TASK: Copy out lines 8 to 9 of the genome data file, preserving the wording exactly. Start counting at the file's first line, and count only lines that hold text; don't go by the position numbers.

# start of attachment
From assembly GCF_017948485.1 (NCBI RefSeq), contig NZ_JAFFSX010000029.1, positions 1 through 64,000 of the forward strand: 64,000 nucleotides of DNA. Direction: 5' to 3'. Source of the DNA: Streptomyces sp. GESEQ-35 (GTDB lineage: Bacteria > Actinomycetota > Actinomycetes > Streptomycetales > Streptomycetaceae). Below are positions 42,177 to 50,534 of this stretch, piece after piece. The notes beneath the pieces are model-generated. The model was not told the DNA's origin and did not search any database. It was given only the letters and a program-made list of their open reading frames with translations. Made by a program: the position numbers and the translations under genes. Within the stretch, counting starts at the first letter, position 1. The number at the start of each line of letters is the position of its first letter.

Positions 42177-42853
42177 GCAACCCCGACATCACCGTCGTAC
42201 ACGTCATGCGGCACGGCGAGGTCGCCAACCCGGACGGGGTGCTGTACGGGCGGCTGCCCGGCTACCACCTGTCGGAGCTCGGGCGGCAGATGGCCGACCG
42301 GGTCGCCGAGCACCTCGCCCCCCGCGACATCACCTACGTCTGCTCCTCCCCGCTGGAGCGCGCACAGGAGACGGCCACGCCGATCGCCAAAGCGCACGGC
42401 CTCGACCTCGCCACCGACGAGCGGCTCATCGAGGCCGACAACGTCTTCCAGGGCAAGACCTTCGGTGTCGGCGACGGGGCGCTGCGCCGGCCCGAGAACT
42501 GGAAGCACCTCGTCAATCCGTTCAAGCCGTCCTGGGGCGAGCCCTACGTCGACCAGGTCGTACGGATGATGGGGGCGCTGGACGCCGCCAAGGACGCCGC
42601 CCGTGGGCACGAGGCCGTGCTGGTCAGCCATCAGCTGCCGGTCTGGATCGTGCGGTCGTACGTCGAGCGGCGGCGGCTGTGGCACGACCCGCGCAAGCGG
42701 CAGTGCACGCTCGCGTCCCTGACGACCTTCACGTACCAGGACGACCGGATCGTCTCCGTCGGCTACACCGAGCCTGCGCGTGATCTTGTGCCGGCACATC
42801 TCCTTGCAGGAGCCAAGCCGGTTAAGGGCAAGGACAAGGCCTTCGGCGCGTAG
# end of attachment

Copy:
42601 CCGTGGGCACGAGGCCGTGCTGGTCAGCCATCAGCTGCCGGTCTGGATCGTGCGGTCGTACGTCGAGCGGCGGCGGCTGTGGCACGACCCGCGCAAGCGG
42701 CAGTGCACGCTCGCGTCCCTGACGACCTTCACGTACCAGGACGACCGGATCGTCTCCGTCGGCTACACCGAGCCTGCGCGTGATCTTGTGCCGGCACATC